Eat your veggies!

A cow sleeping at the International Agricultural Fair

There are times when my mouth gets ahead of my brain. Way ahead of it. And that's when I blurt out things that are totally inappropriate. Case in point, I managed to singlehandedly alienate an entire group of expats last Friday when I declared that I couldn't stop thinking about the amazing carpaccio that I had eaten for lunch at an Italian restaurant the day before. As I described the dish in great detail - thinly sliced beef, shaved Parmesan and peppery rocket salad covered with a tart lemon and olive oil vinaigrette - a hush fell over the room. Baffled by the horrified expressions on the faces of the people seated next to me, I suddenly remembered why we were all gathered together. It was for a course entitled, "Vegetarian Living in Paris". Oops. Open mouth and insert foot.

But here's the thing, I don't usually eat meat. I'm much more of a veggies, grains and fruit kind of person, which is why I enrolled in the class in the first place. I wanted to learn where vegetarians dine in Paris, a city known for steak frites and confit de canard.

Fortunately, Aurelia d'Andrea, a journalist and the author of Moon Living Abroad in France, had lots of useful tips, addresses and advice to impart during the three hour class. If you would like to learn more, please visit Aurelia's blog, My Vegan Parisian Adventure. It's a wonderful source of information and inspiration. Additionally, Aurelia has written "Vegan Wine and Cheese, Parisian Style" and "French Twist", an article with advice on how to host a vegetarian Thanksgiving dinner à la française.

During our group discussion, Cafe Pinson, Marcovaldo and Nanishi were mentioned as being vegetarian or veggie-friendly restaurants. Aurelia also told us that the French guidebook, Paris Vegetarian, features approximately 100 restaurants where vegetables reign supreme over meat. Interestingly enough, there's even a vegetarian restaurant in a beauty salon and another one in a clothing boutique! Be sure to check out Aurelia's blog post, "Bibliophilia", for additional information.

In a rather surreal switch from one world to another, after attending the "Vegetarian Living in Paris" course last Thursday, I invited Stéphane to the International Agricultural Show on Friday. Seeing all of the sheep, pigs and cows reminded me that meat is big business, which shouldn't have come as a surprise considering that my paternal grandfather was a cattle buyer in Iowa. According to a recent article in The Economist, meat consumption has grown from 22 kg  per person in 1961 to 40 kg in 2007. Which country eats the most meat? Luxembourg (136.5 kg per person) followed by the United States (125.4 kg). At number 19, people in France consume 88.7 kg of meat per year compared to the 3.2 kg eaten in India, which is at the very bottom of the list of 177 countries.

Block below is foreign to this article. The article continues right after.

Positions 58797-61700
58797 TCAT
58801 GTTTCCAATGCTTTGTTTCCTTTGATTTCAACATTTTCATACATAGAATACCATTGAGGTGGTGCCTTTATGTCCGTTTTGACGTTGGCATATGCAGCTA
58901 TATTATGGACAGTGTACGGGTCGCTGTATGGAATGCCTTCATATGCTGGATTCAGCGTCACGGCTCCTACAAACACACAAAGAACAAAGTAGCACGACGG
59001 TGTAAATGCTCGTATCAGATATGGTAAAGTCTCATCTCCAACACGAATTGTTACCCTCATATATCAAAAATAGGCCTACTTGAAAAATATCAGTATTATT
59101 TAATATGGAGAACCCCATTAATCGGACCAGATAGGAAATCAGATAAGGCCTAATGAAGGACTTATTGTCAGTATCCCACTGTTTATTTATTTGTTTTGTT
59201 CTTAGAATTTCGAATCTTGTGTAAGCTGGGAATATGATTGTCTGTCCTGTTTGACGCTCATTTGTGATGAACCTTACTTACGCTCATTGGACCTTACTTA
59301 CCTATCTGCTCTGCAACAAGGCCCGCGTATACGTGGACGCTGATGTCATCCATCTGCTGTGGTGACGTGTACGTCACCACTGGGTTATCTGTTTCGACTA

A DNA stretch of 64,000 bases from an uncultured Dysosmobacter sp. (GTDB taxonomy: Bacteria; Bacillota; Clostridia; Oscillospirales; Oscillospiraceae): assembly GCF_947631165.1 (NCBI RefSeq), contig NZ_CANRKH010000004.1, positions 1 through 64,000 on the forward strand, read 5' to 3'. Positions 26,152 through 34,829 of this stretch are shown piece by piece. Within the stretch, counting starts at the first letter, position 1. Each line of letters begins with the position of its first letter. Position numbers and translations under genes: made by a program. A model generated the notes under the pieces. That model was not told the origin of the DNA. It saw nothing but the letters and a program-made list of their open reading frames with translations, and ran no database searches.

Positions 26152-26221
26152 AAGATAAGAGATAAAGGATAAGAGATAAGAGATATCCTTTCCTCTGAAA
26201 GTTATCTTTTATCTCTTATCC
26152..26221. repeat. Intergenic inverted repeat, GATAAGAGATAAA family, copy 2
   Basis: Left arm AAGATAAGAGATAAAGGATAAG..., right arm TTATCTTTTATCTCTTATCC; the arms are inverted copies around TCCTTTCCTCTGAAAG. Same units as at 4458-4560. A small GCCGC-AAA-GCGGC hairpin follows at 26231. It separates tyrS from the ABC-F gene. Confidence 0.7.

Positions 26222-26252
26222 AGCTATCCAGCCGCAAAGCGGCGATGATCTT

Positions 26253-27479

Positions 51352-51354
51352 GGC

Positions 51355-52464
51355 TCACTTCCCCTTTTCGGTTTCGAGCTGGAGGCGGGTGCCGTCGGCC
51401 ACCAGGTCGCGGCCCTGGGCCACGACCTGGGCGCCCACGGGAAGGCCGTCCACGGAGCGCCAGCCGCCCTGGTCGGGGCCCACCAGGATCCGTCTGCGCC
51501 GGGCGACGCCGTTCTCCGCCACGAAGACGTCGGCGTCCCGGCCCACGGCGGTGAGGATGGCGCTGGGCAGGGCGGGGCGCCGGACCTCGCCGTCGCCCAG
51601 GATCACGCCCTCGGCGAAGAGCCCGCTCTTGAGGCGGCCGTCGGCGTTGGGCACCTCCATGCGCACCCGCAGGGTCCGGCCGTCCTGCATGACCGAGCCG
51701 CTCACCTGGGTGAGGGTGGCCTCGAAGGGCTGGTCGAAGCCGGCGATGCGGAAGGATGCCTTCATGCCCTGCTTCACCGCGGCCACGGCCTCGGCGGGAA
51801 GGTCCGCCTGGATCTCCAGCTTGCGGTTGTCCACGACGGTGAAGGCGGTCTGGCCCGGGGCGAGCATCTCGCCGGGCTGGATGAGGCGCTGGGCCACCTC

If you would like to reduce the amount of meat that you eat, try adding kale to your diet. It's currently being touted as the new beef. The Kale Project website provides lots of information about this healthy green vegetable, including updates about where it's available in Paris.

Many thanks to WICE and Aurelia d'Andrea for offering the "Vegetarian Living in Paris" course. With horse meat being sold as beef in some European countries and the recently released Harvard Medical School study showing that eating red meat can shorten a person's life expectancy, it's good to know that there are plenty of alternatives to steak frites and carpaccio in Paris!

Comments

  1. Your 'foot in mouth' incident made me laugh, MK! :) And a good job there are alternatives when you see cute animals like your last photo! xx

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    1. I'm still shaking my head over my faux pas! The little lamb was adorable. I wanted to scoop him up in my arms for a snuggle. When I used to commute to work in Switzerland, I followed the progress of the Spring lambs from the train window. It was always fun to see them playing in the fields.

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  2. My goodness, that cow photo is cute. I'm terrified of cows, in general, after having been chased by them as a child behind my great-grandmothers house, but that one sleeping--a fine looking animal. And that bah bah black nose sheep, too cute too. But bring on the carpaccio. And kale.

    (Grammar note: "shouldn't of come"? or shouldn't have come?}

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    1. Thanks for the grammar tip, Joseph! I changed it to "shouldn't have come".

      There were some impressive looking animals at the Agricultural Fair. Some of the cows, or bulls, towered over me. I can imagine that it must have been pretty scary to have them run after you when you were a child. But I have to ask, what were you doing in their pasture?!

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  3. My mouth was watering at your carpaccio description, so probably a good thing I wasn't there!